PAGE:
Board Directors fear personal ramifications of a regulatory investigation

Board Directors are increasingly concerned about the personal ramifications of a regulatory investigation, according to new research from boutique specialist (re)insurance broker McGill and Partners.

According to the research, 84% of board directors surveyed named regulatory activity as their most significant personal liability risk. In comparison, while board directors were aware of the risks to their company of a regulatory investigation just 47% said it was the company’s biggest risk exposure.

In recent years there has been a trend globally of increased scrutiny on the activity of directors and officers, with a view to holding individuals accountable for corporate wrongdoing. This has led to a greater awareness and level of concern amongst directors.

Regulatory investigations, whether for bribery or corruption, fraud, accounting irregularities, cyber issues or whistle-blower claims can result in substantial fines. These can be punitive, running into the hundreds of millions of dollars and, depending on the nature of the wrongdoing, could also result in criminal proceedings. For example, in 2021 the global aerospace company, Airbus, agreed to pay €991m to the Serious

Fraud Office (SFO) following a bribery investigation. The payment comprised a fine, disgorgement of profits and costs. This was on top of agreements with other regulators across the world resulting in an overall global settlement of €3.6bn. Defence costs for such proceedings can also be significant.

Individual directors involved in such investigations could also face fines, disqualification from roles and/or industry bodies and in the most serious cases imprisonment. On top of this directors could be find themselves the subject of investigations by multiple regulators globally, which can drive up defence costs.

According to a recent claims report from the insurer, AIG, defence costs per director for a typical SFO prosecution have doubled in recent years and can be as much as £4m per director1. While a directors’ and officers’ (D&O) insurance policy will typically cover these costs, this would not be the case on admission by or finding of guilt from the director.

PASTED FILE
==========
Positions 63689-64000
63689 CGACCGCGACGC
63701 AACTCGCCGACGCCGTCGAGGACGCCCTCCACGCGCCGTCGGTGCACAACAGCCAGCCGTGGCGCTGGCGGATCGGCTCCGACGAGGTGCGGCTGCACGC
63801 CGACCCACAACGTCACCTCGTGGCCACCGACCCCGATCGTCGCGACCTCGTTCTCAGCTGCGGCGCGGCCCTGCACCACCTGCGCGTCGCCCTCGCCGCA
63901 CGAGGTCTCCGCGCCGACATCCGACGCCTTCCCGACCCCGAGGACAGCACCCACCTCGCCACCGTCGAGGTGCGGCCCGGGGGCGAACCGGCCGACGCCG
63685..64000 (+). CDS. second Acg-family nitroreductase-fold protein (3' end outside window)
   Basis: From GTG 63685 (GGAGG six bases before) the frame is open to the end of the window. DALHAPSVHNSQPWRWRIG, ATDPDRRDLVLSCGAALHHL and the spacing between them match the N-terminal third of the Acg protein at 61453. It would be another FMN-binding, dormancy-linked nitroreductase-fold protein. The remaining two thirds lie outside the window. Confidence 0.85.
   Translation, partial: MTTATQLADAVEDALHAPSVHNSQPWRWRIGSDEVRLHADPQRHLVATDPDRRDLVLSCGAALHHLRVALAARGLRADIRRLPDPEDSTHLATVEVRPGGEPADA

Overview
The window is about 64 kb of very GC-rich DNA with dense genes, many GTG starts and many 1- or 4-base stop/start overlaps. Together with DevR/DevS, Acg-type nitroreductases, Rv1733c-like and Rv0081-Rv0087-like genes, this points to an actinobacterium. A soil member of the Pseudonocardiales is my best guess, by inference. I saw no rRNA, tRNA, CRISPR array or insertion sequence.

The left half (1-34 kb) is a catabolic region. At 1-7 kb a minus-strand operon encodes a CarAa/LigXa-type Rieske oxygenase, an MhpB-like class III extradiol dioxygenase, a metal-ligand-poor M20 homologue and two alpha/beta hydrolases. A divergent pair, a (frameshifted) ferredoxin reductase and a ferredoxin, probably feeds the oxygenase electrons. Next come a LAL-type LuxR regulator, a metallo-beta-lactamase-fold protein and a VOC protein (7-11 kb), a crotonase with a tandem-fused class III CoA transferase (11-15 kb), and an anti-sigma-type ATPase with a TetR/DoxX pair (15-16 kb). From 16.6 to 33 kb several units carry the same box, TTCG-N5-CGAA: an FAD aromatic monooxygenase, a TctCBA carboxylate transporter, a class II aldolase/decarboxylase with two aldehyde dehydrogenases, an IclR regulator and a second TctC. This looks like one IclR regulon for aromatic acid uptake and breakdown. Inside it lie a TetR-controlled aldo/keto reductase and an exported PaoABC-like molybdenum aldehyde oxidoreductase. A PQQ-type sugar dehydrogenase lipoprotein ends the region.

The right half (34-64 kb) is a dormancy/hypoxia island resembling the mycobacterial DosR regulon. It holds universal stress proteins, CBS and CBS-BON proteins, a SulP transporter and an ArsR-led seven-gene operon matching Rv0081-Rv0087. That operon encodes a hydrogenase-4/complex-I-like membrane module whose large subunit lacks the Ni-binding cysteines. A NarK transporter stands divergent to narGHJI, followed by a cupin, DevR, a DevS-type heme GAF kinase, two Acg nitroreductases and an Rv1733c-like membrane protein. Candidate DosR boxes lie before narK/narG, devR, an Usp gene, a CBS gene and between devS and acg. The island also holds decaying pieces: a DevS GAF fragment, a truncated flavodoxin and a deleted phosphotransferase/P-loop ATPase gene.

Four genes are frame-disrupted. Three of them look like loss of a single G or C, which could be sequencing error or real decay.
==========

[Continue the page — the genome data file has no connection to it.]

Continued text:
Noona Barlow, Partner/Head of Financial Lines Claims at McGill and Partners: “It’s vital that directors understand what their D&O policy covers. All too often, they simply aren’t aware, and can find themselves personally liable and facing significant costs. While directors may expect their company to protect them in case of regulatory investigation, the company’s interest may no longer align with its current or former directors and therefore access to the D&O policy is vitally important.

“There are steps that directors can take to minimise the risk of being implicated in an investigation. As a priority, ensure that all business decisions are documented at board meetings, and that any objections to decisions are recorded in the minutes. The value of having a D&O policy is that it provides directors with the ability to defend themselves against charges. However, it’s vital that every director understands what their policy includes, the limits, how to access the policy and how to report a claim. To find out this information, speak to your company’s risk manager or the insurance broker.”